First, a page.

Fully leveraging latitude and longitude in our day-to-day navigation is one of the most overlooked applications of this vast database of geographic co-ordinates.
The reality of working closely with city, county and state agencies to help make those districts “smarter” is that, as conceptual as some of the discussions can get, the end goal is always to improve the lives of residents and visitors by fully harnessing and leveraging various data points and technologies. These are conversations I have on a daily basis, but the various needs for such smart solutions can make themselves known in the most random of situations.
Which brings me to a frustrating but teachable situation I encountered on a recent trip to Florence, Italy.
A Tuscan Adventure
The car rental agency I opted for during my vacation to the delightful Tuscan city was located conveniently close to my hotel, making it the obvious choice for my pick up/drop off. Now bear with me…
The Europcar branch’s address was Via Forlanini 2 and, since we had already driven down that street in several taxis, I confidently set out on foot to find it. Seeing Via Forlanini 3 on my side of the road, I decided to cross over where I expected to see Via Forlanini 2, but instead was met with Via Forlanini 68 – a lovely apartment building but, alas, no cars for rental in sight.
Having crossed back over the street and asked some restaurant staff if they knew where Via Forlanini 2 was – they did not – I dashed down to the mall to look for the car rental office. No joy. So I went back to the hotel, proverbial tail between legs, to get directions.
Google Maps predicted an eight-minute walk back to my original location so, again, I was on my way following the usually comforting blue dots. I arrived at my destination (according to Google) and it was the back of an apartment building. Here we go again, I thought.
Fortunately, on my second retreat of the day I encountered a local and, in a bluster of broken Italian, asked her where the car rental agency was. She pointed me down Via Forlanini towards the intersection with Via di Novoloi. There, I found a well-hidden car rental agency sign that pointed me down a driveway to its office and the garage beneath.
This whole misdirected experience reminded me of a conversation I had a year or so prior with Sean Barbeau of the Center for Urban Transportation Research at the University of South Florida, where we spoke in depth about the limitations of the address in mapping over lunch.
Anyone familiar with GPS devices, whether standalone or integrated within our smartphones, would have no doubt experienced the disconnect between the navigation system claiming your journey is complete and the fact that you know there’s at least a few hundred feet to go.
Further still, the inability to type in the proper address – is it US 1 North or Route 1 N? – was another motivating factor in my discussion with Mr Barbeau, in which we questioned why we use the postal address when every navigation system can and does process the latitude/longitude co-ordinates. Wandering around Florence that day only served to reinforce this for me.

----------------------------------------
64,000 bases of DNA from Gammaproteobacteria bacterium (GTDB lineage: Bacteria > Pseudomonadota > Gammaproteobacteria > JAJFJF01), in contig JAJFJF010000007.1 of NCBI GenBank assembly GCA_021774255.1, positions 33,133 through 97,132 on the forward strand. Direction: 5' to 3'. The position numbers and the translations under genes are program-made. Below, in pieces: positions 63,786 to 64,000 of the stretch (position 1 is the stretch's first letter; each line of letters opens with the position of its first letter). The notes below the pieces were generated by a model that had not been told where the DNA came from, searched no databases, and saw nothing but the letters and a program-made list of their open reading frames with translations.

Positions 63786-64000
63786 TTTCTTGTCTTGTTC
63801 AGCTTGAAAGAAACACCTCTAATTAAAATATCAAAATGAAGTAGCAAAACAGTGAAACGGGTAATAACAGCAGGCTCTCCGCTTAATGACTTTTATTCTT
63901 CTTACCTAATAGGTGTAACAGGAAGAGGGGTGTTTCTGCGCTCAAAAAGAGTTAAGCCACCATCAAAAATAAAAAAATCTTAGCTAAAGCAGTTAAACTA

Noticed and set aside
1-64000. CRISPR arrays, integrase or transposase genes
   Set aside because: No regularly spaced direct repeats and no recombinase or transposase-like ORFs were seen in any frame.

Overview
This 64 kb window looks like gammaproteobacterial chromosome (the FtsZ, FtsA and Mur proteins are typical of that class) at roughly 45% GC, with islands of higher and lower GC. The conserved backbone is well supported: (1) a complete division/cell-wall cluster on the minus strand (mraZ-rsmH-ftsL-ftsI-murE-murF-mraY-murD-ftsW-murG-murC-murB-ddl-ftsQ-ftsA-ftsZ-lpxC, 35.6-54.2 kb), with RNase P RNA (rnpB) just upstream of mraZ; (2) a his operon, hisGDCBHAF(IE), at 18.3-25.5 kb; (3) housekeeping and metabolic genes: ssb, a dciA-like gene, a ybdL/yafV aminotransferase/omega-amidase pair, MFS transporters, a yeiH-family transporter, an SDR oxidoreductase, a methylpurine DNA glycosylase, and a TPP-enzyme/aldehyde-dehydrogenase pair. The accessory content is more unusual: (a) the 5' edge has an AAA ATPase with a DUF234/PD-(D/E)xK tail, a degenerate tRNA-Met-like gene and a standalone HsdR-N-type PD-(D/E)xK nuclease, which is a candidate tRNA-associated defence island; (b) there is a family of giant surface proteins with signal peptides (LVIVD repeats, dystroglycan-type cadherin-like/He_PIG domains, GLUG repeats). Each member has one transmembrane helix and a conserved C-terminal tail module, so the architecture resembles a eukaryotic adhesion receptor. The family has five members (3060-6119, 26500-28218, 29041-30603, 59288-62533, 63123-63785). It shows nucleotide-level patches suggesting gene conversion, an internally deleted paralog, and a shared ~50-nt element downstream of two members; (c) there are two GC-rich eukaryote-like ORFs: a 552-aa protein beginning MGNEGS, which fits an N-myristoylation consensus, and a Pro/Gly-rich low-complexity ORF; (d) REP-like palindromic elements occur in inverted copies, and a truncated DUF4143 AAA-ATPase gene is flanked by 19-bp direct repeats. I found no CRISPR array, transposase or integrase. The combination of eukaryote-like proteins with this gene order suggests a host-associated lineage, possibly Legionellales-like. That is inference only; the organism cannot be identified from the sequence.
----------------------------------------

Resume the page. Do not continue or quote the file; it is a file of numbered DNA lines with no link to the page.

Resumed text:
Eventually – and, I hope, sooner rather than later – we must evolve away from address-based navigation towards the far more precise lat/long of our destination, especially as we approach the advent of automated vehicles.
A Smarter Future
Just imagine an automated vehicle dropping you off exactly where you need to be – whether that is at the covered entrance to a hotel when it is raining or the restaurant entrance around the corner from the main hotel entrance for your business lunch. And if you need your car parked for you, simply plug in the co-ordinates listed on the establishment’s website, or better still on the calendar entry you saved when receiving the reservation confirmation, and be directed to the valet.
Or, say you or your automated vehicle would rather self-park – the on-street parking space that is empty right now, reserve it and navigate right to it because we know its lat/long and the space’s parking sensors are linked to a computer system that is linked to our navigation system.
I have even seen lat/long co-ordinates on business cards before, although to be fair it was from a mapping company, but they are cropping up elsewhere. See, for example, the co-ordinates listed for this Smart City conference were South Entrance: 41° 21´17, 04N, 2° 07' 39.95" E and East Entrance: 41°21'11, 9844"N, 2° 07´56.7834" E.
I also saw them on this shuttle from the Le Meridien Tampa on the streets of Ybor City.
The Google Test
- Type any address or business name into Google Maps.
- Wait five seconds after the result appears and watch the URL address bar of your browser.
- After the @ symbol, you will see the latitude and longitude of your requested destination.
I mention this to highlight that many of the systems we rely on to get us to our destinations already use lat/long co-ordinates in their processes. So using less-precise inputs like a business name or postal address, which as we know from my Tuscan adventure, are unreliable to say the least, does not seem like the “smartest” use of the technology.
The Bottom Line
A truly smart city uses all data available to improve citizens’ mobility and quality of life. Transportation is a core part of that mission, so fully harnessing and utilizing the latitude/longitude of your destination, rather than the postal address, is one of many crucial updates we should work towards.
About the Author
Pete Costello is associate vice president, Transportation Systems at Iteris.
Connect with Pete on LinkedIn.